Mr Bacon's speech begins at 18:23:02
Mr Richard Bacon (South Norfolk) (Con): It is a great pleasure to have an Adjournment debate on the importance of self-build and custom-build housing, and particularly to do so in national self-build week, so may I start by thanking you, Mr Speaker, for allowing this debate in national self-build week?
Grand Designs Live has been taking place at the ExCeL centre in the last few days and has had over 100,000 visitors, and I know that a number of Department for Communities and Local Government Ministers have attended the event, which was greatly appreciated. It was an excellent thing to support. I also want at the outset to give credit to Mr Ted Stevens for all his work in this area. He runs the National Self Build Association, NaSBA, and he has done much, against the odds, to promote this sector and help people understand that building their own property, or getting a piece of land and getting somebody to build a property for them, is possible.
My interest is as the recent founder and chairman of the new all-party group on self-build, custom-build and independent housebuilding. I should also say at the outset that the term “self-build” is in some ways perhaps almost uniquely unhelpful as it immediately creates the impression that everyone who wishes to do this has to learn how to become a plumber or an electrician or a joiner, and that simply is not the case. Probably the best definition I have come across was in a paper by Alex Morton, then of Policy Exchange, called “A Right to Build: Local homes for local people.” I should say that Alex Morton has done a great deal to promote the interests of this sector and to draw the Government’s attention to its value. In answer to the question about what we mean by self-build, he stated:
The notion of self-build…does not mean that the entire process is handled by a single individual from start to end. It means that an individual or family has had serious input in the design and construction of a house, a house they then live in for a prolonged period of time.”
At the moment, part of self-build’s image in this country is as running on a spectrum from the “muesli fringe” to the eccentric wealthy wives of hedge fund managers. Those elements do exist, and I say nothing against either of them. We might say that what the muesli fringe are trying to do with community-led, bottom-up solutions is reach for ways of dealing with housing problems in an environment in which they feel powerless. What I would like to do, and what I would like to see the Government do, is make it even easier for their voices to be heard. The idea of a muesli fringe at one end and hedge fund managers’ wives at the other is a caricature. Self-builders make up an important but small part of the housing market, with about one in 10 houses being built in that way.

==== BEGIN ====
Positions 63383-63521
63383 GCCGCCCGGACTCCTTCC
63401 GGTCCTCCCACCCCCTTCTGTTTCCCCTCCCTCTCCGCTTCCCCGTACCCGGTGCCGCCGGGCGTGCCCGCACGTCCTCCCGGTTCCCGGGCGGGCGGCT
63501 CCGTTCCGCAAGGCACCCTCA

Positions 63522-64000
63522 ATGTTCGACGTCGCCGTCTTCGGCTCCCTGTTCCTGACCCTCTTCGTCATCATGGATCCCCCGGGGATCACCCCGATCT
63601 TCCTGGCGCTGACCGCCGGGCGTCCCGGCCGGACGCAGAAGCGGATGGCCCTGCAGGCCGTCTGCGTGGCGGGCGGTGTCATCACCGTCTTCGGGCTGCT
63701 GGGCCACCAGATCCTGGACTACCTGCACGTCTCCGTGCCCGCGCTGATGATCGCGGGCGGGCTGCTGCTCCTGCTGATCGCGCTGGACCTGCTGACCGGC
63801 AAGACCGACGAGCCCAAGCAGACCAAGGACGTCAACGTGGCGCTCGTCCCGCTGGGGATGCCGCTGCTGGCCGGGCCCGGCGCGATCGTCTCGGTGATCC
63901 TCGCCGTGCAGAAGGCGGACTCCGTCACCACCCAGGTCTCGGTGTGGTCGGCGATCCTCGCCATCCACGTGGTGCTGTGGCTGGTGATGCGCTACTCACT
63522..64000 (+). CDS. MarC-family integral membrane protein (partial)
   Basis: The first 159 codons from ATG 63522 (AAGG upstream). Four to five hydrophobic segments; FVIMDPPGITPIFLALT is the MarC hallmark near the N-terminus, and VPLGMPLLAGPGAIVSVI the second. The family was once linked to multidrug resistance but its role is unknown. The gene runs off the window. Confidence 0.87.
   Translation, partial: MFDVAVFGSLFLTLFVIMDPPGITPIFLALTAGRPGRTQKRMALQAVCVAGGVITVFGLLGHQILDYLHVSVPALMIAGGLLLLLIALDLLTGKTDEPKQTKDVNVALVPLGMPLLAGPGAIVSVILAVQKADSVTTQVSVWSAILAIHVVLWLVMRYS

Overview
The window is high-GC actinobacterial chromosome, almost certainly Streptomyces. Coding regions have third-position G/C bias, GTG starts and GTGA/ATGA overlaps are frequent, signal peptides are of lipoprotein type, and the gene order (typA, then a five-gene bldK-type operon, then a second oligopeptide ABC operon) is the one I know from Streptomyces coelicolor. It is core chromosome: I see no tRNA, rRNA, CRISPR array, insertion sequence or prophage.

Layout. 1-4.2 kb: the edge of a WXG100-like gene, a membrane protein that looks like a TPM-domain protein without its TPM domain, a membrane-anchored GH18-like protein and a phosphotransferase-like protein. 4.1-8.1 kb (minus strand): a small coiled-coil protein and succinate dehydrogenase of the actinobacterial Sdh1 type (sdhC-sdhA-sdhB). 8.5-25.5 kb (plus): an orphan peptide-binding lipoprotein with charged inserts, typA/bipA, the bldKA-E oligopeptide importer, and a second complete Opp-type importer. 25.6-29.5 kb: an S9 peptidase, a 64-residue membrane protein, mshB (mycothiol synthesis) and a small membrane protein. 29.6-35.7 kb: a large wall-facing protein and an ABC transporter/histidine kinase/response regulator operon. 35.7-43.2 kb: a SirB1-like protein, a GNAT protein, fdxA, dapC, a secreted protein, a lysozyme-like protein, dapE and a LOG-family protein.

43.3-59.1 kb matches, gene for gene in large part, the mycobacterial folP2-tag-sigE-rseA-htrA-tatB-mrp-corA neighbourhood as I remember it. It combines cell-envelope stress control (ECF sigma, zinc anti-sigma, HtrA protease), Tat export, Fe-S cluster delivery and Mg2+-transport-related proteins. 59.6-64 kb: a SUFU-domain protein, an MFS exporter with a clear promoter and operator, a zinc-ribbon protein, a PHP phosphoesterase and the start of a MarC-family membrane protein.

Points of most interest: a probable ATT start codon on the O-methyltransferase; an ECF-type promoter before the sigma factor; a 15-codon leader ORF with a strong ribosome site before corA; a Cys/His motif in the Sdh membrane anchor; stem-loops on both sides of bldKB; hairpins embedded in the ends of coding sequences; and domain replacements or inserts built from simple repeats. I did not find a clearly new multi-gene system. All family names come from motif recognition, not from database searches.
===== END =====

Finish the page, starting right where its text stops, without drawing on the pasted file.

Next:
The self-build market is divided into a number of different components. Perhaps the most established is what we might even call the “established market”, comprising people in their 40s, 50s or early 60s who already own a property and have the cash available to buy a plot, and whose typical budget is in the region of £250,000 to £350,000. Such people are primarily driven by the opportunity to have the home they really want and to reduce running costs. A moot point, which we might deal with later, is why the big national house builders, the top 10 of which are responsible for 50,000 houses a year, do not already build houses that have extremely low running costs. They build houses that have lower running costs than the ones they were building 20 years ago, but it is possible to build a house that costs £200 a year to run, as I found when I visited a Passivhaus in my constituency that was built by the excellent Saffron Housing Trust. As I was told that, I thought that that is exactly the sum we pay out on the winter fuel allowance each year, and it would be much better to have homes that cost little to heat rather than paying so much money to people to insulate poorly constructed and insulated homes of an old design. Of course this goes further than that because, as anyone who has watched “Grand Designs” will know, it is possible to build a house that actually makes people money—it makes an income because it is so fuel-efficient.
The sector I just described, the more established market, is only one part of the self-build market—or the interest for self-build, as I should call it. The potential boom that could arise in self-build will be driven by a different group of people: a younger generation in their 20s, 30s and perhaps 40s, many of whom are struggling to afford a new home and have much smaller budgets, perhaps of £100,000 or up to £200,000. Such people will be driven by the opportunity to have a say in the home they really want, but mainly by the affordability benefit.
One of the most important aspects of this debate is the idea that self-building is an eccentric or odd activity, because in fact the UK is the outlier. Nearly all the other countries in the developed world do this much better than we do. In Denmark 40% to 45% of houses are constructed in this way. In France and Germany, countries that are in many ways comparable to the UK, although France has a bit more land, the figure is more like 50% to 60%. The figure for Sweden is 65% and even the figure for little Austria is 80% or higher. The issue is the structure of our entire market and how difficult that makes it for anyone who would like to self-build to get things off the ground. People often do not have a real or effective choice that they can turn into a reality; it is an aspiration rather than a reality in many cases.